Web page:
Nonaddictive Opioid Alternative Shows Promise in Monkey Study

With the opioid epidemic raging across America, many scientists are in search of an alternative painkilling drug — one that could be used in place of opioids, without the deadly side effects.

Now, a team of researchers in the U.S. and Japan say they’ve developed a promising new synthetic drug that could be as effective as opioids in relieving pain but without posing the risk of addiction. In a new study, the drug, called AT-121, successfully relieved pain in rhesus monkeys without resulting in harmful side effects or causing the monkeys to become addicted. Still, more research is needed before the drug could be evaluated in humans.

Although the number of opioids prescribed in the U.S. has decreased since its peak in 2010, the levels remain high. The Centers for Disease Control and Prevention (CDC) found that there were more than 42,000 deaths from opioid overdoses in 2016, up from 33,000 deaths in 2015, Live Science previously reported.

The fact that the drug was studied in a primate model, rather than in a mouse model as is done in many similar studies, means that the effects of the drug are likely much closer to what scientists would expect to see in humans, Roth said. And the monkeys didn’t experience any changes in respiratory health while taking AT-121, which suggests that an overdose would be unlikely to cause the harmful or fatal respiratory effects associated with an opioid overdose. “That would be a significant advance if that [result] is transferable to humans,” Roth added.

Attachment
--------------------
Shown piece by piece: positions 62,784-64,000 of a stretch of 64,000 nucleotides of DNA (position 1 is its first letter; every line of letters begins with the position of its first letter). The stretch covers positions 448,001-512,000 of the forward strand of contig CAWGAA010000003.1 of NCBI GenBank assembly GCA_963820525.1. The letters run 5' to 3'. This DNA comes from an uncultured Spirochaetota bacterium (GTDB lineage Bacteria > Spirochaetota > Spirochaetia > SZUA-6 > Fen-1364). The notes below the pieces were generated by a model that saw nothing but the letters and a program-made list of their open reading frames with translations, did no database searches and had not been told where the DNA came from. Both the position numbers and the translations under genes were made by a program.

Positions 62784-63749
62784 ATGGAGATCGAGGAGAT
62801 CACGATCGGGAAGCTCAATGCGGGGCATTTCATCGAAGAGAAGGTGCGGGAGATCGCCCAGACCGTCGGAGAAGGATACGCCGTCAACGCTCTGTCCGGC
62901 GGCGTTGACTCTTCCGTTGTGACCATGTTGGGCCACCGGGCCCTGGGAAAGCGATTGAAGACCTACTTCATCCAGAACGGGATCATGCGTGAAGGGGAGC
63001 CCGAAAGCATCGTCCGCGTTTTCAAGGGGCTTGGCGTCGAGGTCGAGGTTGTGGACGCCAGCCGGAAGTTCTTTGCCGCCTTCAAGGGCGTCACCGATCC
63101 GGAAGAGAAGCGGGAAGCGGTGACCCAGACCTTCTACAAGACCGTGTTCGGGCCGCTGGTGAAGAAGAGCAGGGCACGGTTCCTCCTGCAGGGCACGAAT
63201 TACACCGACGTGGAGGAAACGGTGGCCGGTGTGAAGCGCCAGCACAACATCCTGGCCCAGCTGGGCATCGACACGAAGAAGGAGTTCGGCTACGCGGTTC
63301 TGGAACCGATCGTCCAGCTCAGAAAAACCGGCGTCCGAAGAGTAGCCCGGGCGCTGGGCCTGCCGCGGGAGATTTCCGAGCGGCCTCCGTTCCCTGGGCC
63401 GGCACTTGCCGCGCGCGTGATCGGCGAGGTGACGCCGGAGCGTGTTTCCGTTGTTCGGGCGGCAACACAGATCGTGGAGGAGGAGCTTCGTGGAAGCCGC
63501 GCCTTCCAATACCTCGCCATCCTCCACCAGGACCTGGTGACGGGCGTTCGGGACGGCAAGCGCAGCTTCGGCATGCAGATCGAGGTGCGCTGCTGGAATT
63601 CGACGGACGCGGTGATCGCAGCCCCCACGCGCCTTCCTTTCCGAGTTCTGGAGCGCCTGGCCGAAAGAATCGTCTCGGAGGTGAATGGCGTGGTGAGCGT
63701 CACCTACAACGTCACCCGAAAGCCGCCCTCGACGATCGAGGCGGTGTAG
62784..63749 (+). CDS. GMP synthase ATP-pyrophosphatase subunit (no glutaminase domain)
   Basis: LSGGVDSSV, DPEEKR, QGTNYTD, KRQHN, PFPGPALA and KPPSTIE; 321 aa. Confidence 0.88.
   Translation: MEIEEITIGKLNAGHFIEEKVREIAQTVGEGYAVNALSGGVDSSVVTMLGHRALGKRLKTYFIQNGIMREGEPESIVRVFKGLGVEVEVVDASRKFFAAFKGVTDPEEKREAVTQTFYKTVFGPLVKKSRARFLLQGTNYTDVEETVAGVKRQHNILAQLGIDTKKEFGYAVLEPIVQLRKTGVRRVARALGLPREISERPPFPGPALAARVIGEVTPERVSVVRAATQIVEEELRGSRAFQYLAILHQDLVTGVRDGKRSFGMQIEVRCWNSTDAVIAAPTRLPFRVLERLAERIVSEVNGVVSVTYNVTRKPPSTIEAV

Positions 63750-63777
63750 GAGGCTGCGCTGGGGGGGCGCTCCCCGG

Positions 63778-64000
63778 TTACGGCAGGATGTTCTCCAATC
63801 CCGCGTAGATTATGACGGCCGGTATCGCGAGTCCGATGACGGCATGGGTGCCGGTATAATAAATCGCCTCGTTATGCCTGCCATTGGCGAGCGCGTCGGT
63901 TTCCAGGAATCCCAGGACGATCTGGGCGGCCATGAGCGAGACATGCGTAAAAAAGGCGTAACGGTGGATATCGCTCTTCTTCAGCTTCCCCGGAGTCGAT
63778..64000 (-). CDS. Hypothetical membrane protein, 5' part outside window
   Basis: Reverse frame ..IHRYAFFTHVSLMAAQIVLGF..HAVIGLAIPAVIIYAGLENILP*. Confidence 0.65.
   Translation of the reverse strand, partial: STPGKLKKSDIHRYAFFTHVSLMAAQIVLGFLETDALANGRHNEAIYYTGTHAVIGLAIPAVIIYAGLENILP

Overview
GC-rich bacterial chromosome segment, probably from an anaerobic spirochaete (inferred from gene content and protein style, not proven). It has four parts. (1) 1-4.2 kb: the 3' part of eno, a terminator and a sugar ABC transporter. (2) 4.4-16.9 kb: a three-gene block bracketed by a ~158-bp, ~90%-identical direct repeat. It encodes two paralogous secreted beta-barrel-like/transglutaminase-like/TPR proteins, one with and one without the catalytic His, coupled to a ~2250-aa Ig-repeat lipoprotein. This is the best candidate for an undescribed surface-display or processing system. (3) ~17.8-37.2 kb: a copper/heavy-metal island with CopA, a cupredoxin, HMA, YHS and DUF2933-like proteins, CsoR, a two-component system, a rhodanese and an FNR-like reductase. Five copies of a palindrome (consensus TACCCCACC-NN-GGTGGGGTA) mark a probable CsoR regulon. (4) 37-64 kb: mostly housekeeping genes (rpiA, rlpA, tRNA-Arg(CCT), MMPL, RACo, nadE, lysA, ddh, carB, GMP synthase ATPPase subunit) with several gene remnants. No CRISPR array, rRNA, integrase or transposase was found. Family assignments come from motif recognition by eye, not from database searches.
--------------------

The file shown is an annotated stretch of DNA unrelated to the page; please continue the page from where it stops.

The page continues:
The scientists plan to continue their research by carrying out the safety and toxicology studies that are required by the U.S. Food and Drug Administration before proceeding with human clinical trials. “We want to move as fast as possible because our results are exciting,” Zaveri told Live Science. The scientists are also researching other compounds that have a similar profile as AT-121, she added.

Live Science

Myanmar Embraces Silkworms Over Poppies

Zhou Xing Ci’s family have farmed poppies for as long as anyone remembers, scraping the flowers’ sticky brown sap to produce opium.

Along with many other farmers in the hills of eastern Myanmar, the crop – much of which ends up as heroin sold on foreign streets – has in recent years put Myanmar behind only Afghanistan as the world’s leading source of opium.

A Chinese company working with farmers like Zhou hopes the silk-producing larva can help the farmers, and their country, quit the drug.

“Growing opium is too tough. It’s only one harvest every year and a rain can easily destroy a whole year’s work,” said Zhou.

The UN agency has assisted more than 1,000 farmers to switch from opium to another cash crop, coffee, since 2014, said Troels Vester, UNODC country manager for Myanmar.

Still, 41,000 hectares of poppy was planted in Myanmar last year, the agency said. Farmers in conflict areas were less likely to have moved to licit crops, it added.

In the corner of Myanmar where Zhou lives, bordering China’s Yunnan province, various armed groups operate and the law is barely enforced, providing a haven for opium traders, as well as heroin producers and meth-lab operators.

Read more at News.com